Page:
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REVIEW: 'Ozark' crackles with new twists -- and a casino

REVIEW: 'Ozark' crackles with new twists -- and a casino


Marty Byrde (Jason Bateman) still has the Mexican drug cartel to worry about in the second season of "Ozark." 

It’s a good thing the second season of “Ozark” doesn’t turn up until the busy tourist season has slowed.

So much is going on in the resort community, it’s hard to remember what all got the Byrde family to consider flying the coop.

In Season Two, they’re still trying to keep the Mexican drug cartel at bay, but, this time, they’ve got a new plan – open a floating casino.


To help their casino project move forward, Marty and Wendy Byrde (Jason Bateman and Laura Linney) test political waters in "Ozark." 

To make that happen, Wendy Byrde (Laura Linney) presses the flesh among Missouri’s elected officials. As you might imagine, that world is just as dirty as the one that keeps them tethered to the Ozarks.

Marty (Jason Bateman), meanwhile, is trying to keep the other family businesses afloat before the riverboat pulls into port. He tests the loyalty of those around him and realizes it’s best to trust no one.

Thankfully, the series has the feisty Ruth (Julia Garner) in charge of the strip club and the Snells as casino partners.

The trouble? There’s still an investigation to worry about and a lawyer (Janet McTeer) for the drug cartel who cuts no one a break.

While the first season was frighteningly addictive, this one is more manageable. It, too, pulls you in, but it doesn’t have as many seat-of-the-pants solutions. Here, Marty and Wendy are more methodical and that helps Linney. As we see her go it alone, we get a glimpse of the Wendy before “Ozark.” She’s just as calculating as Marty. But she doesn’t use fear to motivate. Instead, she partners with a political operative (Darren Goldstein) who knows how to make the powerful bend. When they begin collecting votes for the casino project, we see how dirty politics can be.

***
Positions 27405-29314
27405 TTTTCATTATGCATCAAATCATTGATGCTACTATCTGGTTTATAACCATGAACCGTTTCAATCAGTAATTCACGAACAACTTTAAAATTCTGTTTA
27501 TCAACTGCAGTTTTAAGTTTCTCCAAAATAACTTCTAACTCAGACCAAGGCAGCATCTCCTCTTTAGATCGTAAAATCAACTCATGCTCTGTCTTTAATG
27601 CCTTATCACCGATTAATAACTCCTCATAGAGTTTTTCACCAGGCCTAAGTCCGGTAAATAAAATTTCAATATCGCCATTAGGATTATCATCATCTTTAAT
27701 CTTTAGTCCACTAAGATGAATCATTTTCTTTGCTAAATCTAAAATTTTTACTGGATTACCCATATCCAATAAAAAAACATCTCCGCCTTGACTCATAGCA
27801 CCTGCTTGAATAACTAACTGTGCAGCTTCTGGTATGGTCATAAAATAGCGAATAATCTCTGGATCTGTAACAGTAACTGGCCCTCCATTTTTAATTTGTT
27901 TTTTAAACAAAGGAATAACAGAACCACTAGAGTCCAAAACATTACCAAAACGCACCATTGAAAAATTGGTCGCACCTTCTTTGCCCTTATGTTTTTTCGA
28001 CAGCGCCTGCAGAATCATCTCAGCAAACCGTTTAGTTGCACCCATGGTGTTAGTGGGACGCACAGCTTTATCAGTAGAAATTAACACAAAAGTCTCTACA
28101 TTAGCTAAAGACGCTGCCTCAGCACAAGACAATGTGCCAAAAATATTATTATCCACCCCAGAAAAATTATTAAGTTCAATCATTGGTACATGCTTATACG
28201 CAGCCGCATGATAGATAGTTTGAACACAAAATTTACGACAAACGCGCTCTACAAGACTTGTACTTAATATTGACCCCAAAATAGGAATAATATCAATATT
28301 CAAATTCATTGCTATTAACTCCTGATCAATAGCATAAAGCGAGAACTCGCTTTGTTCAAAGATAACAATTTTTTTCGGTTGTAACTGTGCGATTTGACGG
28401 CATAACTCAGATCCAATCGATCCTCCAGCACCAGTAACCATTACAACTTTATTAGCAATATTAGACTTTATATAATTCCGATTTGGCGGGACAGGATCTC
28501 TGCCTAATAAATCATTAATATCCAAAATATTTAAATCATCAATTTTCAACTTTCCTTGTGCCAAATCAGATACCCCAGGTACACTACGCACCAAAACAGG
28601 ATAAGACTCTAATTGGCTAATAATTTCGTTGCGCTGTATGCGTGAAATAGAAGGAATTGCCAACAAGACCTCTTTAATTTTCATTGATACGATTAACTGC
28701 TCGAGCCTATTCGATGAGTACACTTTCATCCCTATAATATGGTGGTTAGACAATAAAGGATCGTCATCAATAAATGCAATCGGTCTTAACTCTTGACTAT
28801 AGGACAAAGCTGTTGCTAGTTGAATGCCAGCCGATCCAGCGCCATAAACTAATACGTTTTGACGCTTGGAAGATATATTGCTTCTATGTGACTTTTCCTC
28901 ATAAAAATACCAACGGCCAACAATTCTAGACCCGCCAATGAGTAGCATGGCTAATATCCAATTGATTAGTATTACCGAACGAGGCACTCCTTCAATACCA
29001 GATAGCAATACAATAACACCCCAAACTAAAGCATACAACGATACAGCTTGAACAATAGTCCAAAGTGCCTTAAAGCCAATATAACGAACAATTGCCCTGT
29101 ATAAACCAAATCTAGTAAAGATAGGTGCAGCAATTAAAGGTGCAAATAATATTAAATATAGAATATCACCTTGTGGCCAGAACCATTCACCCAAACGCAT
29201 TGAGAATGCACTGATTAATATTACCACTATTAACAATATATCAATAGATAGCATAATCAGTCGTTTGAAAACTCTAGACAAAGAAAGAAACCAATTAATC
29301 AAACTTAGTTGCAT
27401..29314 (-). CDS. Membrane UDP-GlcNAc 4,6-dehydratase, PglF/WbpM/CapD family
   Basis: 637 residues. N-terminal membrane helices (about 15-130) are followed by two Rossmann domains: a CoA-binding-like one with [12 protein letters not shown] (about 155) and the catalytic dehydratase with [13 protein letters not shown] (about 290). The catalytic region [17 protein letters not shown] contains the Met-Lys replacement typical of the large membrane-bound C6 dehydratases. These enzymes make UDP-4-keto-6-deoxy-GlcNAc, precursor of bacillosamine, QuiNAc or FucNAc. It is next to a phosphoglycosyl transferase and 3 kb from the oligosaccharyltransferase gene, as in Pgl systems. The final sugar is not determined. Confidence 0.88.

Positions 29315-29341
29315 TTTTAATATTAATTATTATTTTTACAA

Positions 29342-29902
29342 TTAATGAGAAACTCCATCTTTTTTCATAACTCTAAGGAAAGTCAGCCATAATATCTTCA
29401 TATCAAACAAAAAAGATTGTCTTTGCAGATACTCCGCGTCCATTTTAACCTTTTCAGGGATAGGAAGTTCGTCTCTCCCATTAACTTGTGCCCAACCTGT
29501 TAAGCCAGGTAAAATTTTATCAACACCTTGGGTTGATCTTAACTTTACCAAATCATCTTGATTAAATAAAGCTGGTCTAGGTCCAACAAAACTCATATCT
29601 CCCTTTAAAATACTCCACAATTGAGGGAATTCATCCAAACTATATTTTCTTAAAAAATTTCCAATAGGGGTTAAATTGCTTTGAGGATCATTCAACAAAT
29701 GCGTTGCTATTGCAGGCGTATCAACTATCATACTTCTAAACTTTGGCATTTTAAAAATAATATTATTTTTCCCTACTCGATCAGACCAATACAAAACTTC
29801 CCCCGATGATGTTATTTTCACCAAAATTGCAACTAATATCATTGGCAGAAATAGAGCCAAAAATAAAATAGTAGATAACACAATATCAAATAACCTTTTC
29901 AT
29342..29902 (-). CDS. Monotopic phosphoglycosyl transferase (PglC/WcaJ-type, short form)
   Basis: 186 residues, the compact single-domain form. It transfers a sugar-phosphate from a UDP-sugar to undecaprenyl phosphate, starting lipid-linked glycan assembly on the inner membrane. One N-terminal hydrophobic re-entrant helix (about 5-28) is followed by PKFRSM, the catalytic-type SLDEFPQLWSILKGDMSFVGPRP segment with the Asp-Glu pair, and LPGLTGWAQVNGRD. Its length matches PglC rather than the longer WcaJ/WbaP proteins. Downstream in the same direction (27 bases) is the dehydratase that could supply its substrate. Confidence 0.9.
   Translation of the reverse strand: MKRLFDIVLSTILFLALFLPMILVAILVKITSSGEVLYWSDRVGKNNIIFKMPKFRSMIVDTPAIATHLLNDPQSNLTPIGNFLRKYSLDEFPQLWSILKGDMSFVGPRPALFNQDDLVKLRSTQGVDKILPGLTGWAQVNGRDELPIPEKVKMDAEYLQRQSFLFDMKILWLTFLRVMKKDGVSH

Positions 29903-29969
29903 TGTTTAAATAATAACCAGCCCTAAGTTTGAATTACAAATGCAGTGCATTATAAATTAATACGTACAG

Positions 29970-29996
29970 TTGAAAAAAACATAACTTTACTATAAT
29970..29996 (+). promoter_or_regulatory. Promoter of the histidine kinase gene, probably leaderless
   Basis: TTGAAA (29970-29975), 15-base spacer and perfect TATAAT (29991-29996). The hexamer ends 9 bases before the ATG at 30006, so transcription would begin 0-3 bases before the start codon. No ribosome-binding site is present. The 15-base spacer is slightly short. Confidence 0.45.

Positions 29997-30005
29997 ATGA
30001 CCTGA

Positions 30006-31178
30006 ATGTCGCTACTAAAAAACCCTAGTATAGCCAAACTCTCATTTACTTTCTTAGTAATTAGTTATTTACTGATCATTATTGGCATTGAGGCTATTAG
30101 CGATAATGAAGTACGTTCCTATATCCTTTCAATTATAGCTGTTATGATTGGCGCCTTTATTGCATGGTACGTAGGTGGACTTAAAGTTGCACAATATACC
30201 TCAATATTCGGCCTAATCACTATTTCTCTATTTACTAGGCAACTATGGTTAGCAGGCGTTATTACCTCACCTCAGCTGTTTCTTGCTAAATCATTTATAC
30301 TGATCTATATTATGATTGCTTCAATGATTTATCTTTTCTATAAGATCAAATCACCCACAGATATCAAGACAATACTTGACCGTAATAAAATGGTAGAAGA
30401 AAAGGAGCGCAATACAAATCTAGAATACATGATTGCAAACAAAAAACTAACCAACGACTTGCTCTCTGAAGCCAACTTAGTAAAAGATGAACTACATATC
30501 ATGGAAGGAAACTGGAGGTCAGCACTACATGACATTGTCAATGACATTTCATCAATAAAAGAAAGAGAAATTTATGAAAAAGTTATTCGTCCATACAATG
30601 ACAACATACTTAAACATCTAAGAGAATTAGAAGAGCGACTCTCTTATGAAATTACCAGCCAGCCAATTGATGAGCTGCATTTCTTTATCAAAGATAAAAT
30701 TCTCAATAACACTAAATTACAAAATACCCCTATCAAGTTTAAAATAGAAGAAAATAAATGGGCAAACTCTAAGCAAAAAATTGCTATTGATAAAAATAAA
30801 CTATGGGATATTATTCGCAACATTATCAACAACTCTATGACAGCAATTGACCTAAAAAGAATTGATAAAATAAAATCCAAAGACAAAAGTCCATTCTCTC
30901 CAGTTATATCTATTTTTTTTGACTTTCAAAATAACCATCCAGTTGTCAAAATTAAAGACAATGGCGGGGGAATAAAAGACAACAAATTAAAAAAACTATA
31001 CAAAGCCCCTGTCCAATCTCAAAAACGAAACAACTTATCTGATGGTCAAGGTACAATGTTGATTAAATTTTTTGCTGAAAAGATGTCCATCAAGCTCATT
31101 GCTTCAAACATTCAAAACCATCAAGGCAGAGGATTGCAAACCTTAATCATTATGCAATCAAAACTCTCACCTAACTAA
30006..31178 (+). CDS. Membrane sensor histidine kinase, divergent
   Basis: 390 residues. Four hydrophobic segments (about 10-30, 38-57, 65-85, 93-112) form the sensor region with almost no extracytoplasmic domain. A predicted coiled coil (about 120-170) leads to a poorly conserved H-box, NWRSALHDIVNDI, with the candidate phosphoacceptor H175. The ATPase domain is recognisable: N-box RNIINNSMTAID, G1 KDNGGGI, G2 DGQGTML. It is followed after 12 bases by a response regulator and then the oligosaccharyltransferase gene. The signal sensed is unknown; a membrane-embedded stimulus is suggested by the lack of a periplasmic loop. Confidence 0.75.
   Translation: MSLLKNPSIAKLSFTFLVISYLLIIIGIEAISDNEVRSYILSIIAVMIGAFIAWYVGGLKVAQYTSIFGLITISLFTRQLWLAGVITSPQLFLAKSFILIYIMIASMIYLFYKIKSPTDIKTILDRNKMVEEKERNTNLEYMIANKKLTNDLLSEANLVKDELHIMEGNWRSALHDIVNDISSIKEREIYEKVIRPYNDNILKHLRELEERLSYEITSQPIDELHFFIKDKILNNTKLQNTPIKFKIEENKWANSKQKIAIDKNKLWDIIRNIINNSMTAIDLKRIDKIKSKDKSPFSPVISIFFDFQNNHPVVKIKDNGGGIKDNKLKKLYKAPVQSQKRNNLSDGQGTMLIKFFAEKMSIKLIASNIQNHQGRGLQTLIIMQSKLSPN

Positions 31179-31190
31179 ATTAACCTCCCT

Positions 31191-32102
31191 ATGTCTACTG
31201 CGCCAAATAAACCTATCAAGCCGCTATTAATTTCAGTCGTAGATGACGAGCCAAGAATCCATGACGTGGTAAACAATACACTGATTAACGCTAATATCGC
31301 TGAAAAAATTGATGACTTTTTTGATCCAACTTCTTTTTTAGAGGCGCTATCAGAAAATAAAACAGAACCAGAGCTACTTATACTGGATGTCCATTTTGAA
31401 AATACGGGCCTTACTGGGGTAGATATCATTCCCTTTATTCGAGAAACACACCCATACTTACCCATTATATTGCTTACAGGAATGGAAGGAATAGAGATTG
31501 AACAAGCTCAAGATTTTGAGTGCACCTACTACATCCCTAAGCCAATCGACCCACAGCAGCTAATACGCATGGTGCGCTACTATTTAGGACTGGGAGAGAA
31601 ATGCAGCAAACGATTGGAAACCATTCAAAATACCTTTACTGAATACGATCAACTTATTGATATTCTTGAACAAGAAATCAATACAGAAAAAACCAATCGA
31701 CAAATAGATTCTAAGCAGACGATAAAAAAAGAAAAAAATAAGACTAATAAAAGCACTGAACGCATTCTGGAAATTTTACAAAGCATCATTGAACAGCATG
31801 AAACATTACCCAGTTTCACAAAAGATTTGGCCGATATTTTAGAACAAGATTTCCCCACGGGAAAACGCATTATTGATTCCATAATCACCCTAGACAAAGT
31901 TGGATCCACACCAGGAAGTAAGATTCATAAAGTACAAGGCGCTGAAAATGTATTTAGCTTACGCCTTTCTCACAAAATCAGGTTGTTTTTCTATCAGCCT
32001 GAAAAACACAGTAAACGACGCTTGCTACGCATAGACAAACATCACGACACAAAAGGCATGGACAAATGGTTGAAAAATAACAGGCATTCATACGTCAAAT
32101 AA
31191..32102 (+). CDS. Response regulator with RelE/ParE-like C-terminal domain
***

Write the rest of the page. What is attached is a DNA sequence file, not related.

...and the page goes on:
While Marty's away, Ruth (Julia Garner) tries to keep businesses afloat on "Ozark." 

While creators Bill Dubuque and Mark Williams may not have thought beyond the first season, their team has found a great way to expand this world and see it unfold for many years to come. The ever-shifting sands of loyalty stretch to another generation.

The Byrde kids, Charlotte (Sofia Hublitz) and Jonah (Skylar Gaertner), have their own agendas and could be just as calculating as their parents. When mom and dad appear AWOL, Buddy (Harris Yulin) steps in and, oddly, becomes the parent they’re not.

Although Roy Petty (Jason Butler Harner), the FBI agent on their trail, is wound a little too tightly for something this subtle, he does give the Byrdes a distraction from the partners who want to defeat them.

Besides Linney, who’s electric, Garner gets the best scenes. She’s trying to juggle a wayward family, Marty’s interests and various outside forces without sacrificing her tough exterior. She succeeds, for the most part, but makes us worry just as much about her cousin, Wyatt (Charlie Tahan), who has the smarts to rise above everything around him.

The show’s writing is sharp and smart; its acting is clever and curt. Toss in that casino wild card and you’ve got a season that’s just as remarkable as the first.

Don’t start the first episode, though, until you’ve got several days to see it all through.

“Ozark” is irresistible.

The second season begins Aug. 31 on Netflix.

Copyright 2018 The Sioux City Journal. All rights reserved. This material may not be published, broadcast, rewritten or redistributed.


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